Here is how platforms die: First, they are good to their users; then they abuse their users to make things better for their business customers; finally, they abuse those business customers to claw back all the value for themselves. Then, they die.
I call this enshittification, and it is a seemingly inevitable consequence arising from the combination of the ease of changing how a platform allocates value, combined with the nature of a “two-sided market,” where a platform sits between buyers and sellers, hold each hostage to the other, raking off an ever-larger share of the value that passes between them.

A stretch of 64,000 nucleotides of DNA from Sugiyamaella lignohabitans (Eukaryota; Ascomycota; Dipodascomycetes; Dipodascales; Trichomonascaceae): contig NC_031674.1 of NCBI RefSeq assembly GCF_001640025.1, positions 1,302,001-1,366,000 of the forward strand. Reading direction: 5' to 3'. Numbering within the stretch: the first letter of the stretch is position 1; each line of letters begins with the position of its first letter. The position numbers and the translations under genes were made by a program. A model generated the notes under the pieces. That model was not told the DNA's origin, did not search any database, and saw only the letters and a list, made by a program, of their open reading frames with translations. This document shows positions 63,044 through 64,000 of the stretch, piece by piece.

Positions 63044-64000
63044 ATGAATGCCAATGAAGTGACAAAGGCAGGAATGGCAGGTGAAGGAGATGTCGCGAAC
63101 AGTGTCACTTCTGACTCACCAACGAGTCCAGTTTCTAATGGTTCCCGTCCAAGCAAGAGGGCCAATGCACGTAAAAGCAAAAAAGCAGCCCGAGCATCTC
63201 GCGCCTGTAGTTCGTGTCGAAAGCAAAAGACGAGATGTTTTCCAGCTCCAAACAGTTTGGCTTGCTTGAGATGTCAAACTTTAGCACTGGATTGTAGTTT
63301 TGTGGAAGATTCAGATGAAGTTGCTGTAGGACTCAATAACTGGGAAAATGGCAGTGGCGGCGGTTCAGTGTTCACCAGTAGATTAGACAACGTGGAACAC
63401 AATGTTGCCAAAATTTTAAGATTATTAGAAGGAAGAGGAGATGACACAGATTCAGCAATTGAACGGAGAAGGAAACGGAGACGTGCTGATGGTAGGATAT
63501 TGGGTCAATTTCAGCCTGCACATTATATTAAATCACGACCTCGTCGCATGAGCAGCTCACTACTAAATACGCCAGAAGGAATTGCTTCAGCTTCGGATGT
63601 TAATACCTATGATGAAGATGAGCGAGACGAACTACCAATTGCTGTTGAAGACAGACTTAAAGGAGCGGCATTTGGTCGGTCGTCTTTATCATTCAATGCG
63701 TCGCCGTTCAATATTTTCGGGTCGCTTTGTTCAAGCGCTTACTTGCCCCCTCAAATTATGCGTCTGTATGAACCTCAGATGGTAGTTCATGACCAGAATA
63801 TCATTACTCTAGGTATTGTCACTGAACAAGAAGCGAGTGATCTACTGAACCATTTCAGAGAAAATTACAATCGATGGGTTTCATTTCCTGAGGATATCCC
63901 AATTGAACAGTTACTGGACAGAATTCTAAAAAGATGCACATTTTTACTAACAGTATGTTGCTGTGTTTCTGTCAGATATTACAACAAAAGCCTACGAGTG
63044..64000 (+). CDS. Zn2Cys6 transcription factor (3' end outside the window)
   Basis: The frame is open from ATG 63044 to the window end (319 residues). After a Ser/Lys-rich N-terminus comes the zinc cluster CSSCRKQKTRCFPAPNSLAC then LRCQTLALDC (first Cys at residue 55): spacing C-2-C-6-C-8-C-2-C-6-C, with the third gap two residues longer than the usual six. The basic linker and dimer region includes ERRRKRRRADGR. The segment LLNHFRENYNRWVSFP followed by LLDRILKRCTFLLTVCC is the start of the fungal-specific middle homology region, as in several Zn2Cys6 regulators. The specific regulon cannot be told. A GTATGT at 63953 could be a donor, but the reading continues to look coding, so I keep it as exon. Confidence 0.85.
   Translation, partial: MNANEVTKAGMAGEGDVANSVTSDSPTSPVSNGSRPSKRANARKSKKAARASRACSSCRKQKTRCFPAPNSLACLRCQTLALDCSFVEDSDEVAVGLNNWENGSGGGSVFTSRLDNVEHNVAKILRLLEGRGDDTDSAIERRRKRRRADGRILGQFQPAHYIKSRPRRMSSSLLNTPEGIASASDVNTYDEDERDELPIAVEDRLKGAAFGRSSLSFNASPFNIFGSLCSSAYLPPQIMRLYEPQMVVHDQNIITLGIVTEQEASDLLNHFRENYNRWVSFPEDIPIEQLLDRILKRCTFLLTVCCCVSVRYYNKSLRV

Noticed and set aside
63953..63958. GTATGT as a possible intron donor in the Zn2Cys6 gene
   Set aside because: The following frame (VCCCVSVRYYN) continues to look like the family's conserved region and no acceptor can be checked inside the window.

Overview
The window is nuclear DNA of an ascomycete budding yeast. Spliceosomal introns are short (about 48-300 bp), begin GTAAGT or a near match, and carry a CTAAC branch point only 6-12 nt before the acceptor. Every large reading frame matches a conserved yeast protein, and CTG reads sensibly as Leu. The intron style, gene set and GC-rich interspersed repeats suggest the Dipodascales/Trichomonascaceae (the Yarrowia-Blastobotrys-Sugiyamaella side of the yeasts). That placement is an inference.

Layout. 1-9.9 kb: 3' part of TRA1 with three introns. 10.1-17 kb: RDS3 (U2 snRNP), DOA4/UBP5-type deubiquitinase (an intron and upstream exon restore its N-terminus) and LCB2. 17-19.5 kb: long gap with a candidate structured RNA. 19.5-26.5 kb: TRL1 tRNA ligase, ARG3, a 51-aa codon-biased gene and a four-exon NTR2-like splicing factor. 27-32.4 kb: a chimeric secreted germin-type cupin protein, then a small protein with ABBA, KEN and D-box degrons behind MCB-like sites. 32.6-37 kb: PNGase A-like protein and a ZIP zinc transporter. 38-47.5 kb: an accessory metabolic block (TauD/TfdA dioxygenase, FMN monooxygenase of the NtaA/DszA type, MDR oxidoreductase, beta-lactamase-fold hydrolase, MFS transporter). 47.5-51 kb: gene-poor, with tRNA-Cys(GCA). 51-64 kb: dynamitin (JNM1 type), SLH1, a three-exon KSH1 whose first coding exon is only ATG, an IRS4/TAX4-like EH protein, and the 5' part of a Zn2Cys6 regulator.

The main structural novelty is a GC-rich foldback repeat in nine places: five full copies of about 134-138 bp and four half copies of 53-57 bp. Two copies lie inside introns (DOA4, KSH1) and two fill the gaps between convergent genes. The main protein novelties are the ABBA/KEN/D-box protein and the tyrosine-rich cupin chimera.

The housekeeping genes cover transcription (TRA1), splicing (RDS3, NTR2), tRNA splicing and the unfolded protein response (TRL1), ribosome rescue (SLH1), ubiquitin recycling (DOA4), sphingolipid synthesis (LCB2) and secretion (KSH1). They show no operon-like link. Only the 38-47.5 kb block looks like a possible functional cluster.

A scathing and utterly compelling treatise, dedicated chiefly to pointing out the comprehensively obvious fact — which hundreds of millions of people seem determined not to face — that TikTok obeys the same enshittifying logic as every other social media platform: “TikTok … is just another paperclip-maximizing artificial colony organism that treats human beings as inconvenient gut flora. TikTok is only going to funnel free attention to the people it wants to entrap until they are entrapped, then it will withdraw that attention and begin to monetize it.” Ergo: “It’s too late to save TikTok. Now that it has been infected by enshittifcation, the only thing left is to kill it with fire.” Q.E.D.